Please feel free to share your memories or personal encounters with Amiri Baraka by leaving a comment below.


Amiri Baraka, a seminal Beat poet, angry playwright, revolutionary activist and scrappy indie publisher from Newark, New Jersey has died.

view /AmiriBarakaNewarkPoet
Thursday, January 9, 2014 09:09 pm
Amiri Baraka
Levi Asher

Dave Van Ronk's The Mayor of MacDougal Street is a constructed autobiography, pieced together by the singer's friend and admirer Elijah Wald after Van Ronk died of cancer in 2002. Elijah Wald is a roots-music scholar who has also written books like How the Beatles Destroyed Rock 'n' Roll: An Alternative History of American Popular Music. Eleven years later, the book he produced from interview recordings and memoir fragments would have given Van Ronk the pleasure of seeing his name pop up in lights as a primary source for the new Coen Brothers movie Inside Llewyn Davis.

Dave Van Ronk would have relished the irony, because his failed flirtations with fame became legendary by the time he died. Flirtation with fame provides the primary plotline for Inside Llewyn Davis, a movie I got excited about when I first heard of its Dave Van Ronk connection, and enjoyed very much when I finally got to see it.

I don't always love a Coen Brothers movie (especially, for instance, when it's a Coen Brothers movie of a Cormac McCarthy novel), but I do always love the music in a Coen Brothers movie. Inside Llewyn Davis is a bonanza of great folk tunes, and the soundtrack is especially rewarding for displaying the wide variety of musical styles of the early 1960s folk boom: Irish brother groups, sea shanty singers, "early music" experts, Appalachian authentics, Beat poets, corny comedians, harmony crewcut groups. Despite the great music, Inside LLewyn Davis isn't quite as spectacular a snapshot of 1960s Greenwich Village culture as their previous O Brother Where Art Thou? was of 1930s Mississippi Delta blues and bluegrass culture. It's a sadder and smaller movie than O Brother, but the film's connection to Van Ronk's Mayor of MacDougal Street amounts to a surprising honor for this little-known but important musician.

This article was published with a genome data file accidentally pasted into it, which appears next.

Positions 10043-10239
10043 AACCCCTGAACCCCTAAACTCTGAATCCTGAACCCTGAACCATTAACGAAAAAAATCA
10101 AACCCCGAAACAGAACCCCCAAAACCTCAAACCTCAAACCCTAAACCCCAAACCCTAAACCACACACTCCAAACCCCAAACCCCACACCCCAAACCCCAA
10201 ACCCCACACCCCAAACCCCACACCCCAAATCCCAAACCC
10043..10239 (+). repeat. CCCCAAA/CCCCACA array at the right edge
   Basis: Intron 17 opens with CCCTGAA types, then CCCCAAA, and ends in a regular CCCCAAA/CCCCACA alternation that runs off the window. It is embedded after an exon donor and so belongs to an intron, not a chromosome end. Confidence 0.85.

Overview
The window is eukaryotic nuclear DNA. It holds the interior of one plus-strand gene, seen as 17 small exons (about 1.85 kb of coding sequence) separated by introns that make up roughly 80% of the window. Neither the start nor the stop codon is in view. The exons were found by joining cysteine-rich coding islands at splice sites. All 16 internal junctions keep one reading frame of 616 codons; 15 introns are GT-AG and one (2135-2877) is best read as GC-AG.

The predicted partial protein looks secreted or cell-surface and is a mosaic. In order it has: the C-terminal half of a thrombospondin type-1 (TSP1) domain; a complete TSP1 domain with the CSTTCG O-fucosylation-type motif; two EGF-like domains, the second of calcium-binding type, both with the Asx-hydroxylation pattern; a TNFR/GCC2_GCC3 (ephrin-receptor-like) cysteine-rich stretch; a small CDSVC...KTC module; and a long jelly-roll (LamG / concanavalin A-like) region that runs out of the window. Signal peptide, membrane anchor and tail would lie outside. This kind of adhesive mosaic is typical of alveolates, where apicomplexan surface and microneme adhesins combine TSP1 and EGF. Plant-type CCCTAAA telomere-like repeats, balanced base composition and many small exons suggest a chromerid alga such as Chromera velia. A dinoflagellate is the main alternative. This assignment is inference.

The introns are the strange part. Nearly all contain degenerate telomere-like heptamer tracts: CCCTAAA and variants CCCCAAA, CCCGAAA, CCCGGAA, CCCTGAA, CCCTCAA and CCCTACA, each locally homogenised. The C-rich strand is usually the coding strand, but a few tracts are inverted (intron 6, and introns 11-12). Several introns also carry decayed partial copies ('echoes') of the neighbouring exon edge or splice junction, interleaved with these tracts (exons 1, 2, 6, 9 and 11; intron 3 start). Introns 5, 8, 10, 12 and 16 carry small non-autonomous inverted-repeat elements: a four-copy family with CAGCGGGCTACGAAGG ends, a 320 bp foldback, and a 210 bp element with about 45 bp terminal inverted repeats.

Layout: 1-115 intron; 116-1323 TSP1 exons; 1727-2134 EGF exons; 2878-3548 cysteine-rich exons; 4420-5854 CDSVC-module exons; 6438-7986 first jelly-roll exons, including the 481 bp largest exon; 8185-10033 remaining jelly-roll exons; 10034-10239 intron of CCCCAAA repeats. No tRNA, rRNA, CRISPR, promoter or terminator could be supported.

Inside Llewyn Davis is not actually based on Van Ronk's memoir, though the memoir is cited and referenced often. It's a good guess that the Coen Brothers played up the Van Ronk connection to throw off the scent left by the movie's frequent nods towards Bob Dylan; just as O Brother Where Art Thou was really about Robert Johnson's Delta crossroads milieu, one suspects that the original idea of Inside Llewyn Davis may have been to make a film about Bob Dylan's early New York City milieu. (The Welsh name "Llewyn Davis" is another indication of the Dylan origination.) But it's not easy to get film rights for Bob Dylan material, so the filmmakers might have chosen Van Ronk's book as a good workaround that could bring them to the same place.

The hidden connection is especially evident in the movie's gorgeous Greenwich Village street settings, which strongly resemble the charming cover of Freewheelin Bob Dylan. I hope this will earn Inside's production designer Jess Gonchor an Oscar. (Personal note: Jess Gonchor happens to be my step-cousin, and I knew him as a kid, though strangely I don't remember ever talking to him about movies! I haven't seen him in years, but I hope I'll see him soon on TV waving a golden statue.)

The story of Llewyn Davis's degrading failure to invent himself as a superstar does come directly from Mayor of MacDougal Street. The memoir shows many similarities between Llewyn Davis and Dave Van Ronk, as well as many differences.